Print advertisements for alcohol have been in existence for hundreds of years, but their promotion on radio and television has been the source of much consternation and debate, with different groups weighing in on the subject with increased fervor over the past decade. Most recently, the Advertising Standards Authority of Ireland has decided to ban a recent ad for Guinness beer after several complaints were registered. The television advertisement (which was set in a village devastated by a volcanic eruption) showed a barefoot man walking over lava so that he and others could enter a local pub. Advertising alcohol in the United States, particularly spirits, has received a great deal of attention lately as well, with the American Medical Association effectively leading the effort to get advertisements for hard liquor off of NBC successfully in March 2002. Previously, there had been an informal agreement among the major television networks since 1948 not to allow advertisements for hard liquor, which lasted until December 2001 when NBC began airing commercials for a popular brand of vodka.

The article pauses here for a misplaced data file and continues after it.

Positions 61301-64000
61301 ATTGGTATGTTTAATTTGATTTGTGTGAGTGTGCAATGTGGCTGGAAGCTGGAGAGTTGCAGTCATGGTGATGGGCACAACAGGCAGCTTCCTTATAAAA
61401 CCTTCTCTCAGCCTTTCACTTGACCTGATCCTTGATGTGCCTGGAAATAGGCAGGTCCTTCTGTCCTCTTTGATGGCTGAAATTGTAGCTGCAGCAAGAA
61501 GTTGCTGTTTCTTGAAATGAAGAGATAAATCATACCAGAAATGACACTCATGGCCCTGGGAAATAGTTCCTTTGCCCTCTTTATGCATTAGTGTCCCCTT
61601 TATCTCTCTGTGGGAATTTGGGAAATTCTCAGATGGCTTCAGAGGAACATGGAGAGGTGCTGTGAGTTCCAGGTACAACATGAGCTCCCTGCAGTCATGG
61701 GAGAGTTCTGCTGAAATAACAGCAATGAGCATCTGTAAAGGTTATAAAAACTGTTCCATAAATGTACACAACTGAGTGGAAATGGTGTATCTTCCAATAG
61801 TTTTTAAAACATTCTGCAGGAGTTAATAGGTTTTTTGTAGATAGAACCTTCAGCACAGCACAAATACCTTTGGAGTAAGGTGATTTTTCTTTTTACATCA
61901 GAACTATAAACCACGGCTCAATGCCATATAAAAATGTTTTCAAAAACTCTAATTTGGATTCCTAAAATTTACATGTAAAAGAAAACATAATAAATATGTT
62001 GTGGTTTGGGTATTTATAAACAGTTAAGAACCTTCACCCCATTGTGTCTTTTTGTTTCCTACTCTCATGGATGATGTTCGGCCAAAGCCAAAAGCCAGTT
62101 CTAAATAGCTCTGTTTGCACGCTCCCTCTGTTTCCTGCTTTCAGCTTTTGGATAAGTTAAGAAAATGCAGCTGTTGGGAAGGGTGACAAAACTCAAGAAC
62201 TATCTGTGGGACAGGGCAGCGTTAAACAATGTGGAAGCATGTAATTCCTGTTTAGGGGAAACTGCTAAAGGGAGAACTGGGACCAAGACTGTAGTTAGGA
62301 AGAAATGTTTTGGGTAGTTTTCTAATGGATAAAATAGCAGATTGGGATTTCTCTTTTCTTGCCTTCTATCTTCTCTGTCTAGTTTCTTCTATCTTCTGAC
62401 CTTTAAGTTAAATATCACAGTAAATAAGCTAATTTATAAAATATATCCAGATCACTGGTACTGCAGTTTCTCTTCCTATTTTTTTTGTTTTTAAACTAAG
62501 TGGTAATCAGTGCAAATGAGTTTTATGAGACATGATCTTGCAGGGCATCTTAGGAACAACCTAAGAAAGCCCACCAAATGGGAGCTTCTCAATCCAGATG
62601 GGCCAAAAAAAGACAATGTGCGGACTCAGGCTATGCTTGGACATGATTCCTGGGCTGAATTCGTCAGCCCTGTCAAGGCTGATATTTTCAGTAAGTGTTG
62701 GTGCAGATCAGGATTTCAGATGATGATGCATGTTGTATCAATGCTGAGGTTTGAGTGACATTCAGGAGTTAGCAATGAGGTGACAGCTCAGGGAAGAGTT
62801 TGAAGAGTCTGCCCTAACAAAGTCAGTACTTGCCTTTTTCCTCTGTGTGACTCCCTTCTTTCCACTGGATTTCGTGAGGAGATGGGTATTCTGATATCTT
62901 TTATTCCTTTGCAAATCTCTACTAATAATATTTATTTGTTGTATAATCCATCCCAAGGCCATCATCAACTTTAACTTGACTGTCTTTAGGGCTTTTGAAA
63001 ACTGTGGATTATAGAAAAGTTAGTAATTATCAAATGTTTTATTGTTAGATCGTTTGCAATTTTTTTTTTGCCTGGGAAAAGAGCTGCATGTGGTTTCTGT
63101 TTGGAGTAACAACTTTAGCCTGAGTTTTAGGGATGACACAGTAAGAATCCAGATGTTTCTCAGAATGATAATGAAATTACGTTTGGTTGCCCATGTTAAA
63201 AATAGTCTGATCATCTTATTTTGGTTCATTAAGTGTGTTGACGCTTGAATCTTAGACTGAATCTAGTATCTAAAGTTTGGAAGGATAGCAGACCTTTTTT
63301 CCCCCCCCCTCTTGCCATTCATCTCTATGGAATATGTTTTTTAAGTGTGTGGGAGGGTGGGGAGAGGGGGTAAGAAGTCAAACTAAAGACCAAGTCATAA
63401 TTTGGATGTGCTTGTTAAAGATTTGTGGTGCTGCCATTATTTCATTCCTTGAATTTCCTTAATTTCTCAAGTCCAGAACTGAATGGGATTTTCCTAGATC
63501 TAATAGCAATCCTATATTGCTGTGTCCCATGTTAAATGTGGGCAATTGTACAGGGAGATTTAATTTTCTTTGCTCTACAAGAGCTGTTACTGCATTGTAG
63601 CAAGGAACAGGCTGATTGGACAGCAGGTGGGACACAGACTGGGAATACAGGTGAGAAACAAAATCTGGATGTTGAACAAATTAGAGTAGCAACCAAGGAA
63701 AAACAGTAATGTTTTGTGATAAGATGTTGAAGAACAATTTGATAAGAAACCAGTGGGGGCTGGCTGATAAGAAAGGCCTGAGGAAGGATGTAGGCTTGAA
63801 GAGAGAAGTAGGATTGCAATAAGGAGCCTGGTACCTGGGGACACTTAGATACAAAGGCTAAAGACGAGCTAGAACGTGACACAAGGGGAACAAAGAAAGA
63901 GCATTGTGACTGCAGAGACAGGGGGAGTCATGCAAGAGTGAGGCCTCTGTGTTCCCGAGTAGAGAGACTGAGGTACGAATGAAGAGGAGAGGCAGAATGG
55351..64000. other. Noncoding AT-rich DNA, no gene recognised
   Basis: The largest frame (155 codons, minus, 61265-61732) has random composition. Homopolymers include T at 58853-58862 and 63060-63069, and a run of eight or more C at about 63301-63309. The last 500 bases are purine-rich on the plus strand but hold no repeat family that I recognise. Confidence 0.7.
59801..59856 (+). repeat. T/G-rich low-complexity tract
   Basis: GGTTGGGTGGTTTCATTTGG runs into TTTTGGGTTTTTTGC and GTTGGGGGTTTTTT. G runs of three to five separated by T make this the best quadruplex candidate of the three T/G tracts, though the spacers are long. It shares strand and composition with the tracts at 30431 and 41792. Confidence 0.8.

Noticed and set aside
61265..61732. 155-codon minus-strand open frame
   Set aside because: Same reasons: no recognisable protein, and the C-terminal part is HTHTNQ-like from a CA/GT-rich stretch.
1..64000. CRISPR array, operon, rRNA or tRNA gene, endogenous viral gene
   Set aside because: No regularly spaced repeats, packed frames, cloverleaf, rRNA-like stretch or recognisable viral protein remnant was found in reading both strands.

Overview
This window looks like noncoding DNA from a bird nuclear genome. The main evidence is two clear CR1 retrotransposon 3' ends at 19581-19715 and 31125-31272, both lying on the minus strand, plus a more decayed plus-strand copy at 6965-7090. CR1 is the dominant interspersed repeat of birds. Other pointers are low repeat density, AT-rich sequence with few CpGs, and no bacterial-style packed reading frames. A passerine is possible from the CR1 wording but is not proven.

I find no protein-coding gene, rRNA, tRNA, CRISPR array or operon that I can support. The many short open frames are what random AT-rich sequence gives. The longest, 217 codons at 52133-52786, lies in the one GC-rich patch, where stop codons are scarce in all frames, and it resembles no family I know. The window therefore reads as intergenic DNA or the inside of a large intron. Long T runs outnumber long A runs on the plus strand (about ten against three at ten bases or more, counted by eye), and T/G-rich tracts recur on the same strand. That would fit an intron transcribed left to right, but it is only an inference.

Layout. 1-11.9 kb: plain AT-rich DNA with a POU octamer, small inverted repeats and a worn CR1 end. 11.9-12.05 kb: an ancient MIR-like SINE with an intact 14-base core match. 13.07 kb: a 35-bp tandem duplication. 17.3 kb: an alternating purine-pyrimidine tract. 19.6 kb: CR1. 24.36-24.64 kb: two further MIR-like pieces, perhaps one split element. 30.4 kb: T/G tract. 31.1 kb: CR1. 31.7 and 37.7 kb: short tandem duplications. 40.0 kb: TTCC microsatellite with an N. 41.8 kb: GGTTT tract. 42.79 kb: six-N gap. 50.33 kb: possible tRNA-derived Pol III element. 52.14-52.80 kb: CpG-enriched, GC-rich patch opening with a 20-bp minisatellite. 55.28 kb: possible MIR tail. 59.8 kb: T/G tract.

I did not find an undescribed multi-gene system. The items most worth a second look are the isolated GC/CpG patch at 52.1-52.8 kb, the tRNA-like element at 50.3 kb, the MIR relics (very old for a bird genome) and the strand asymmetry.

The first link is to an Irish Times news article about the banning of the recent beer commercial in Ireland. The second link is to the Advertising Standards Authority for Ireland Web site, which contains their code of advertising standards. The third link leads to the Guinness Web site, where visitors can view the recently banned advertisement. The fourth and fifth links are responses to the decision by NBC in March 2002 to no longer air advertisements for spirits, the first one originating from the American Medical Association and the second from the Distilled Spirits Council. Sponsored by the Center for Science in the Public Interest's Alcohol Policies Project, the sixth site is designed to "help focus public and policy maker attention on high-leverage policy reforms to reduce the devastating health and social consequences of drinking." The last link leads to a Web site designed by Professor David Hanson of the State University of New York at Potsdam that questions the findings of different research projects that state that advertising increases alcohol consumption.
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